Sunday, September 6, 2009

A bad wheel

 
This is our big lug, Jackson.  He's almost nine years old, and beginning to feel the effects of too much standing around with tennis balls in his mouth, lazying on various pieces of furniture, following Beve around.  Just a couple days ago, I made an appointment with the vet--pretty sure Jackson has arthritis in his hips.  He kind of lumbers when he walks, and after jumping in my baby brother's face when he arrived for his visit, we noticed that he could hardly get up and down.  Our now-deceased beloved lab, Jemima, also had bad hips so for years we had a daily routine of giving her a pill, while Jackson sniffed at it and walked away.  Jackson's a pretty finicky dog; he doesn't like wet grass, doesn't like nuts or crackers or about half the leftovers our other dogs snap up quickly.  And if Jackson doesn't like something, he seems to know before he even tastes it.  He'll jump for it, but let the pecan (or whatever) bounce off his solidly closed nuzzle.  So I'm not looking forward to having to stuff a pill down his gullet every day, which I didn't have to do with Jemima, who was happy to chew it.
Today, though, when E was outside with both dogs, she grabbed Jackson's tennis balls and threw them across the yard.  Jackson planted on his right leg, then yelped.  And hasn't put any weight on it since.  It's really, really unusual for him to yelp in pain--in fact, none of us can remember him doing it before.  This is a dog who's plowed straight into walls without stopping, who's squeezed his 110 lbs through the deck railing without so much as a whimper.  So that yelp, which Beve heard from in the kitchen, was very telling. Even more so is his continuing not to put any weight on the bad wheel.  Very worrisome, I should say.  Now he's laying on the family room floor, with Jamaica (the wild Springer), trying to rouse him into playfulness.  Beve just walked to my car to get the pet bed out of it, and poor Jackson struggled to lift his body up without that important stabilizing back leg. I'm telling you, it's really hard to watch.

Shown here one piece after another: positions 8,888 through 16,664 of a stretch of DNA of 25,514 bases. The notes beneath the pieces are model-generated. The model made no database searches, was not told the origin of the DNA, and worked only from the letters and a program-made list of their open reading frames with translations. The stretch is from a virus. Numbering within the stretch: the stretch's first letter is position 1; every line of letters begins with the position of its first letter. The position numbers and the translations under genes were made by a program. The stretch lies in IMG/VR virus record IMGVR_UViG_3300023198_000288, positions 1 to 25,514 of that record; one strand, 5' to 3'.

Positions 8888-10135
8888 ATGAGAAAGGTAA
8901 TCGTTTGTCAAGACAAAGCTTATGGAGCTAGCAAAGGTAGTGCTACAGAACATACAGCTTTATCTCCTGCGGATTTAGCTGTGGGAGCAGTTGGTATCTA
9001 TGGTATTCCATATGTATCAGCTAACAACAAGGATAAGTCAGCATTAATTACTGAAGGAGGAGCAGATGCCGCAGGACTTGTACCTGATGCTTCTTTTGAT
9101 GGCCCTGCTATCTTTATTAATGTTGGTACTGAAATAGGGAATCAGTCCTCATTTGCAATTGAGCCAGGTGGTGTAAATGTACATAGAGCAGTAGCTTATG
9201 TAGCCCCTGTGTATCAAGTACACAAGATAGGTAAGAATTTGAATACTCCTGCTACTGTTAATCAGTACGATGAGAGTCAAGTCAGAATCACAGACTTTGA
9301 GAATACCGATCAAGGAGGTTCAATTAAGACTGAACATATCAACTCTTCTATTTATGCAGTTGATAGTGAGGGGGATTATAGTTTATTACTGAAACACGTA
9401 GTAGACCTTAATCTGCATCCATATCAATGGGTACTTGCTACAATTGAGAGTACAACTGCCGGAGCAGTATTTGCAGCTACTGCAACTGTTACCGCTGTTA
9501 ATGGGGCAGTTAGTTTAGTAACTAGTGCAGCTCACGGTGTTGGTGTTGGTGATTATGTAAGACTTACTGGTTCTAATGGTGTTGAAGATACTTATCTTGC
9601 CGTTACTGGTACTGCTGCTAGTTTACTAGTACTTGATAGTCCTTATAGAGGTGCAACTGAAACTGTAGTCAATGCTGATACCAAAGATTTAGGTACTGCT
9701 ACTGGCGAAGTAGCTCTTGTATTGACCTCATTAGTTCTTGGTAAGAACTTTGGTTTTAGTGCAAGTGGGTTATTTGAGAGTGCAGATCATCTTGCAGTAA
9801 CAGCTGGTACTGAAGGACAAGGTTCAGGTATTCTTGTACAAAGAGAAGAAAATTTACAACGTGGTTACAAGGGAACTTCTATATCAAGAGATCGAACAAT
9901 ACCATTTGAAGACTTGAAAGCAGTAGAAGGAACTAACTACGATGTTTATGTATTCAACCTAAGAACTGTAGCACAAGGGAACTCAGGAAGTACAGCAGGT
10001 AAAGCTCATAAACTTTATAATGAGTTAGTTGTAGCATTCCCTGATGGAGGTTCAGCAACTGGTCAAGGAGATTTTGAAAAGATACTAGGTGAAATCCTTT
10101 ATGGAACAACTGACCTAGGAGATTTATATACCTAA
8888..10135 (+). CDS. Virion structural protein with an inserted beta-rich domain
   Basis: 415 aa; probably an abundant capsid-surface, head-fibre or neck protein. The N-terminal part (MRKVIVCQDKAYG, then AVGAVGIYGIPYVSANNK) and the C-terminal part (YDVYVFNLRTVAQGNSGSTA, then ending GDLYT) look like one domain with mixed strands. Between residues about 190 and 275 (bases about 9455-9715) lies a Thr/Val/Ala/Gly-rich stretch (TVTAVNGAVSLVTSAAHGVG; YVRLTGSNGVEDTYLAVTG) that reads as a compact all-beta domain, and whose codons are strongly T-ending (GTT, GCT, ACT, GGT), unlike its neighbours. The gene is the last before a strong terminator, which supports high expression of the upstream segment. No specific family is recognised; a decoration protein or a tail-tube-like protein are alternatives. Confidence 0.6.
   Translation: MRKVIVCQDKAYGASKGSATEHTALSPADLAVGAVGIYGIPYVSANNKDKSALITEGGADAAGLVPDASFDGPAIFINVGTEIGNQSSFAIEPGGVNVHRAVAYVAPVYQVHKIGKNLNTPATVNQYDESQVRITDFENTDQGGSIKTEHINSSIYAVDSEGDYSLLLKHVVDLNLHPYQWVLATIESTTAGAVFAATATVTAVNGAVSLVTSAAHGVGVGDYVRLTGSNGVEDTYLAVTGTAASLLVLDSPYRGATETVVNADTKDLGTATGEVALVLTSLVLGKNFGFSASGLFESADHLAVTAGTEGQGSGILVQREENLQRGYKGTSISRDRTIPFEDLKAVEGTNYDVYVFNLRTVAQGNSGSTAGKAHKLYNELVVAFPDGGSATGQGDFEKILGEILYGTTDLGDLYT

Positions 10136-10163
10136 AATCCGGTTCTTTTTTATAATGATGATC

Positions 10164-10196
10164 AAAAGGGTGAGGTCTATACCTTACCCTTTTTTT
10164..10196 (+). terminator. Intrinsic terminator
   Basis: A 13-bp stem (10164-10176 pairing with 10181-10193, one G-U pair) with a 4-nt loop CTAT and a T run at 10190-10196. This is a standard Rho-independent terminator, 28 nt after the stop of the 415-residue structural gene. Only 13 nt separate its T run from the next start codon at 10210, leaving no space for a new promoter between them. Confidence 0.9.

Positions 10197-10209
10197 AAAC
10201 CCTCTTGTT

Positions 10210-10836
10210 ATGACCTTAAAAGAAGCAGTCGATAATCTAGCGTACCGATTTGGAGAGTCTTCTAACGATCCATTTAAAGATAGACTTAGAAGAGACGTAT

I hate having things happen to my pets.  Watching Jemima get sicker and sicker a few years ago was the hardest thing I did that year.  Not as hard as a person I love being sick, but dang hard.  We love our pets, we really do.  Their eyes stare at us with a giant question mark in them, wondering why we--their people, their humans, their masters--can't do anything about it.  I mean we take care of everything else, after all. We who feed and water them, brush them, clean out their ears and clean up their poop, take them for walks, pet them, love them.  But things happen.  They grow old, get hurt, get run over by cars that we can't stop (the first dog my family had when I was a child died this way), and we must watch it.  Their eyes ask me why we don't fix this too.  And all we can do is stare back and say we're sorry.
Or take them to the vet (which we'll definitely do), where sometimes unpleasant things happen to them.  When Jemima first had a lump on her leg, the one that was cancer, I took her to the vet, and she didn't come home for a couple days, and when she did, she was wearing one of those funnel collar so she wouldn't lick at the incision on her leg.  And...she was stinking mad at me--who was her person, but had taken her to the vet, where such pain was inflicted upon her.  To walk past me in a room, she'd make a giant circle so she wouldn't have to get near me.  Or she'd back in beside me and face the other direction, still wanting me to pet her, but not wanting to see my face as I did.  
I don't know if Jackson will react the same way Jemima did, because Jackson isn't attached to me as Jemima was.  But he might very well react that way to Beve.  Still, there's something in him that wonders why we can't fix this.  Why we let this happen to him and aren't making it right.  Or aren't fixing it in his timeline--and when we do, it might well mean, some pain will come along with the 'fixing.'
When I put it that way, it's easy to see how like Jackson or Jemima we actually are with God.  We expect his 'healing', or fixing to come in our time, at our pace...and without pain.  And why on earth did He hurt us to begin with?  I mean, it had to have been His fault, wasn't it?  But what if our human aches and pains, the human hurts we get from bumping around in this old fallen world, what if He's exactly as close, exactly as involved in them as I am with my pets?  What if He's aching about the pain I inflict on myself, or fall into by virtue of aging on this planet?  And maybe, just maybe the pain we go through is actually part of His cosmic, healing plan.  Maybe not in this world, but in the end--with Him. 
 

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